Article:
Ralph Gravelle's pickup grinds to a halt on the Phillips Creek logging road. We have travelled only a few kilometres, but already deep snow and ice make it impossible to continue.
The Ktunaxa (pronounced "k-too-nah-ha") elder from Tobacco Plains stands silently at the roadside as we haul heavy backpacks from his truck and adjust our headlamps. Heavy white flakes pour down from the dark night sky.
Ahead, tucked in the quiet southeastern corner of British Columbia, lies a historic hunting route through the Flathead Basin and across the Rocky Mountains. Known as the Buffalo Cow Trail, it was abandoned more than 150 years ago, following the decimation of the great herds.
"They'd go in January," Ralph tells us. "Wait till a warm spell that was followed by a cold snap, hoping to get a good strong crust on the snow."
While most mountain-dwelling first nations travelled to the Prairies each spring and fall to hunt buffalo, only the Ktunaxa mounted a gruelling winter hunt as well. Without the aid of horses, returning warriors struggled under loads of meat and skins weighing more than 100 kilograms. Staggering a kilometre or less at a time, they would pass their burden to another before collapsing, and leapfrog the entire 10-day journey home.
We are about to retrace these steps, although fat skis, synthetic jackets and mere 30-kilogram packs will make our journey over the mountains a world easier.
At the height of its use, the Buffalo Cow Trail was literally carved into the land. Generations of passing feet and hooves created a trench 50 centimetres deep or more in places. Today, time and nature have obliterated the last remains of such trails, which once crisscrossed the mountains like highways. Only the knowledge of elders and journals of early travellers keep the route alive, but we are following a fading memory.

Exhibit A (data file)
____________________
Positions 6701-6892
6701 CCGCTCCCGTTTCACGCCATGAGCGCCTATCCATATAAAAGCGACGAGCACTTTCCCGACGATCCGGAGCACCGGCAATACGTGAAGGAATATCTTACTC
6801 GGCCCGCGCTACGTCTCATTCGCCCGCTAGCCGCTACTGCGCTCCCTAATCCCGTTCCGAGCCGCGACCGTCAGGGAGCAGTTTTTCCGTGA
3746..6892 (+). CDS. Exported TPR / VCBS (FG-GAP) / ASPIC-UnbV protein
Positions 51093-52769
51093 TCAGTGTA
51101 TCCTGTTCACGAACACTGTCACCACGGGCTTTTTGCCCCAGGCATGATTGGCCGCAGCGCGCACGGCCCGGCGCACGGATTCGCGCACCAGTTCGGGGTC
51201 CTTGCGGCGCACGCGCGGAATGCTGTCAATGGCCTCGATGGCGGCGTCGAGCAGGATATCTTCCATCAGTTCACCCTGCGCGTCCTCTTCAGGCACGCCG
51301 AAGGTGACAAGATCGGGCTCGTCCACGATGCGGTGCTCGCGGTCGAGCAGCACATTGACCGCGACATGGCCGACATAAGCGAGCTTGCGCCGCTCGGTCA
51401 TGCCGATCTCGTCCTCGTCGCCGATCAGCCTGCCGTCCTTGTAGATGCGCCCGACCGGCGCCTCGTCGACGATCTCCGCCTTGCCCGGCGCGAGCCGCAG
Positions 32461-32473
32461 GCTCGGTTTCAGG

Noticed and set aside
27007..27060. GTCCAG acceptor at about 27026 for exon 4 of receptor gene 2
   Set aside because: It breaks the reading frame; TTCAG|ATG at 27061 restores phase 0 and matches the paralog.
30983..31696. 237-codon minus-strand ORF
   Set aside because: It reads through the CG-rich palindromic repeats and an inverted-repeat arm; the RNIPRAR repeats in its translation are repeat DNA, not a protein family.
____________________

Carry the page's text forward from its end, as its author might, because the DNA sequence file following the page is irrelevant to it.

The three of us shake hands with Ralph, and prepare to ski into the night. He becomes grave. "Take good care of each other out there. Real good care."
Suddenly Ralph digs behind the pickup's seat, retrieving a handful of black garbage bags.
"Been a warm winter. The Flathead [River]will be open, so you'll be wanting these. Official issue. Ktunaxa gaiters."
Grizzlies, prospectors and a gritty American Senator
Take a peek at the Waterton Glacier International Peace Park, a UNESCO World Heritage Site, on a map, and you'll notice it looks like a pie - with a large slice cut out. That slice is the Flathead. Hidden on three sides by towering mountain ranges, and to the south by the impassable U.S. border, this remote river basin is a land that guards its secrets well.
In recent years, a real western-style dust-up has been erupting over the fate of the Flathead. The only unsettled, low-elevation valley of its size in southern Canada, and home to the highest concentration of grizzlies anywhere in the North American interior, it is also rich in resources. And plenty of fingers have been reaching for that slice of pie.
For years, conservation groups have pressed for an expansion of Waterton Lakes National Park to encompass a third of the Flathead Valley.
Things began heating up in 2002, when Parks Canada denoted the region an "area of interest." But it would move ahead only if British Columbia and the Ktunaxa First Nation agreed.
British Columbia did not agree, and instead accepted a steady stream of proposals for oil, gas, coal bed methane, mining and logging development in the basin. To the dismay of many, they also continued to permit trophy hunting and off-road vehicle use.